Abel Barroso: Un país, una ilusión
November 10, 2012 – January 5, 2013
Un país, una ilusión (A Country, an illusion) was inspired by the idea of how countries and their borders are a created illusion that defines the world. Abel Barroso comments on the existence of geographical borders as capricious containers.
The central piece is, without question, Pinball del emigrante (Emigrant’ Pinball), an installation composed of seven pinball machines. While traditionally these machines are made with brilliant colors, lights and attractive accessories, Barroso’s are made out of naked wood, with no other paint than inscriptions in black, an intentional aesthetic selected a priori to remind us of the environment in which it was made. The machines are interconnected with a silhouette of New York City, profiled by its unique skyline. By using the city’s face as ‘backdrop’ for the machines, Barroso is making reference to the city’s inaccessibility, becoming an ideal place, a sort of ‘El Dorado’. Seven persons can simultaneously try to win entry to this chimeric place, with a happy ending dependent of several circumstances. Part of the success lies on the natural ability of each of the contenders, but also on their purchasing power to begin playing in the first place. Ultimately, it is largely dependent on fate. Traveling outside of the country becomes an obstacles course, and success would be the best possible outcome of many uncontrollable factors. The Emigrant’s Pinball Machine becomes a sort of virtual frontier between the first and third-worlds.
Another piece in this exhibition, Mi casa es tu casa (My Home is your Home) simulates a gigantic bird cage. Throughout time birds have become the symbol of freedom and free will par excellence. Many are assiduous migrants and do it at least twice per year with the change of the seasons. This ‘aviary’ of unnatural size has a world map outlined over it, with holes in different places for birds to enter and exit. This allows them to enter through a ‘country’ and exit anywhere they want in another part of the world, establishing an apparently casual and arbitrary dynamic of migration.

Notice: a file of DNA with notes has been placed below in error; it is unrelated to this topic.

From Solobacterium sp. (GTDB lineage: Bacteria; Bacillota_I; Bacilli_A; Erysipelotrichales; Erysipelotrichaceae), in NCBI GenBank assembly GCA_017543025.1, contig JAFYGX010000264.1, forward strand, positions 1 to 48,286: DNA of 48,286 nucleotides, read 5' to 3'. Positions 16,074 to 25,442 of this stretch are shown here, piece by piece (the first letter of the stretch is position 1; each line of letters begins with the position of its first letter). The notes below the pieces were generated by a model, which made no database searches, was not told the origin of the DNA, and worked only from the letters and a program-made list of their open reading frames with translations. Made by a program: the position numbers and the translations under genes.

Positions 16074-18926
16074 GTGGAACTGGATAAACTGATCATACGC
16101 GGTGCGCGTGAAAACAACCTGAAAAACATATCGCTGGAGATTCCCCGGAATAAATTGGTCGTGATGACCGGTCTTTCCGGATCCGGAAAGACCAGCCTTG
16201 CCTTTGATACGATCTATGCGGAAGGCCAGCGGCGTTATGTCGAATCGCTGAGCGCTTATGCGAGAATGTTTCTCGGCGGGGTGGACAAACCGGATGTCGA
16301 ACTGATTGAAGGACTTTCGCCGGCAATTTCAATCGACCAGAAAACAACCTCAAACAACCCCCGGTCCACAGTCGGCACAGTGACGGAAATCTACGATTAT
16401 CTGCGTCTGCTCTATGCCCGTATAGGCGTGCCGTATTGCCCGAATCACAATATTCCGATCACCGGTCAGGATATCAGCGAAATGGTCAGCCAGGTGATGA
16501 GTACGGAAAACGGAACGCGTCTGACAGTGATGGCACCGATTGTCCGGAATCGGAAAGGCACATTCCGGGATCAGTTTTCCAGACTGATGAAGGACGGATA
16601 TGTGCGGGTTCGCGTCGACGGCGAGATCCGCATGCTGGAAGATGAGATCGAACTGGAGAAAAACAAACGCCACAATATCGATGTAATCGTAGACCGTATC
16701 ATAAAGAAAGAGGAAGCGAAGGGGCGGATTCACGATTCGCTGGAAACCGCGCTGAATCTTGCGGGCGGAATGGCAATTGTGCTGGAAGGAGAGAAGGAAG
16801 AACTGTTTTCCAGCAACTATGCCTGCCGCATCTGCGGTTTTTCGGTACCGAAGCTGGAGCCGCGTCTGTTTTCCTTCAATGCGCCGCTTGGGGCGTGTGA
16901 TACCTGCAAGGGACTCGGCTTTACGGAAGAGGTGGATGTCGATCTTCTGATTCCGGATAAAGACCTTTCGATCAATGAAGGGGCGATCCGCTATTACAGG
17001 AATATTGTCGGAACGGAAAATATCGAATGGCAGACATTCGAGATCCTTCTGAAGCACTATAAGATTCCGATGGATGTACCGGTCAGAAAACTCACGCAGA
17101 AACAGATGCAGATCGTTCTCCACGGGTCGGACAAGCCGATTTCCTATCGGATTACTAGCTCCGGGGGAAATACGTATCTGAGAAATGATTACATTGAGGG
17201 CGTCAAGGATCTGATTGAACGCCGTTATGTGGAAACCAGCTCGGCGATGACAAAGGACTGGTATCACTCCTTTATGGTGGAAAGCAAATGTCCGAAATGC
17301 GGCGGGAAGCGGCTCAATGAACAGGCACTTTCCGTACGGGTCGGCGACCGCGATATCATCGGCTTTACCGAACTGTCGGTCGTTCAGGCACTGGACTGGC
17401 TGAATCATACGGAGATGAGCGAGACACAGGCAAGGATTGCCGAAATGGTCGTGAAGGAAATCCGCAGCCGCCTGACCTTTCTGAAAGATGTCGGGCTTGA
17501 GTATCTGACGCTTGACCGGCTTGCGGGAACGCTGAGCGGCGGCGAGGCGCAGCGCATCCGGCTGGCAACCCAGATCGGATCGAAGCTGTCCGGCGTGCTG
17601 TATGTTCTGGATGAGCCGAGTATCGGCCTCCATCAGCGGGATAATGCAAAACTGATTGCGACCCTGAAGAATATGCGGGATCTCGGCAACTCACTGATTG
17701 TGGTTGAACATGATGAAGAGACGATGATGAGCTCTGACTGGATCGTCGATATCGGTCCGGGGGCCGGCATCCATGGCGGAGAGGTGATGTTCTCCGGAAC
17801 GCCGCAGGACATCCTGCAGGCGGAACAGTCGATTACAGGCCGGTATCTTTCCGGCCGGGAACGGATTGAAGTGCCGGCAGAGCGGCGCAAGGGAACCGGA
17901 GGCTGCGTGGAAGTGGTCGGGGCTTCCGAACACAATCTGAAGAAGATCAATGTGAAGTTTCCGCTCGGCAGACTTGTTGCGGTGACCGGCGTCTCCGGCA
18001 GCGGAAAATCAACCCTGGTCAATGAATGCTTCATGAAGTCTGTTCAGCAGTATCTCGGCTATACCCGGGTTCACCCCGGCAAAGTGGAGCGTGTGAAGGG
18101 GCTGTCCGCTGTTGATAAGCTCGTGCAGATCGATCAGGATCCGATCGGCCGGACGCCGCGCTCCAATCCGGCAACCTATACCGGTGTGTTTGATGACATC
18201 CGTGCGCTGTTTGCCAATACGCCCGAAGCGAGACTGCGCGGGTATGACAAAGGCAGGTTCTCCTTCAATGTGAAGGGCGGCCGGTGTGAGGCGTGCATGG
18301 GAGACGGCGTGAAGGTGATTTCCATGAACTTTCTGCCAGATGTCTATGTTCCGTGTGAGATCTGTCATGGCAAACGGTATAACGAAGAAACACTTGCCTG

The last two centuries have been marked by a continuous migration that had socially reshaped the world. Today, it is common for anybody to have more than one passport and travel from one corner of the world to the other on the same day. Consequently, the act of migrating is very much part of the daily routine. Nevertheless, it implications are as deep as ever, especially for people moving permanently from countries in the third to those considered as first world. Barroso’s latest work deals precisely with the process of migration and its consequences, emphasizing on the process as a whole,the difficulties of the journey, and its perils. His works are also inspired on problems that people encounter before migrating and their ingenuity in solving them.Airports, planes, ships, and other means of transportation are essential part of his pieces, since they represent the actual ways to travel. He also creates machines that dispense visas or passports, as a solution towards “mechanizing” the expedition of those “travel permits”, and their availability to supply their demand.
There is intentional playfulness in his work is used to mask the seriousness of the subject represented. Barroso is taking advantage of the humorous tradition in Cuban art to bring attention to this dire situation.
Some of the pieces in this show were exhibited previously at his solo exhibition Cuando Caen las Fronteras (When the Borders Fall), presented in May at the Museum of Fine Arts, during the Eleventh Havana Biennial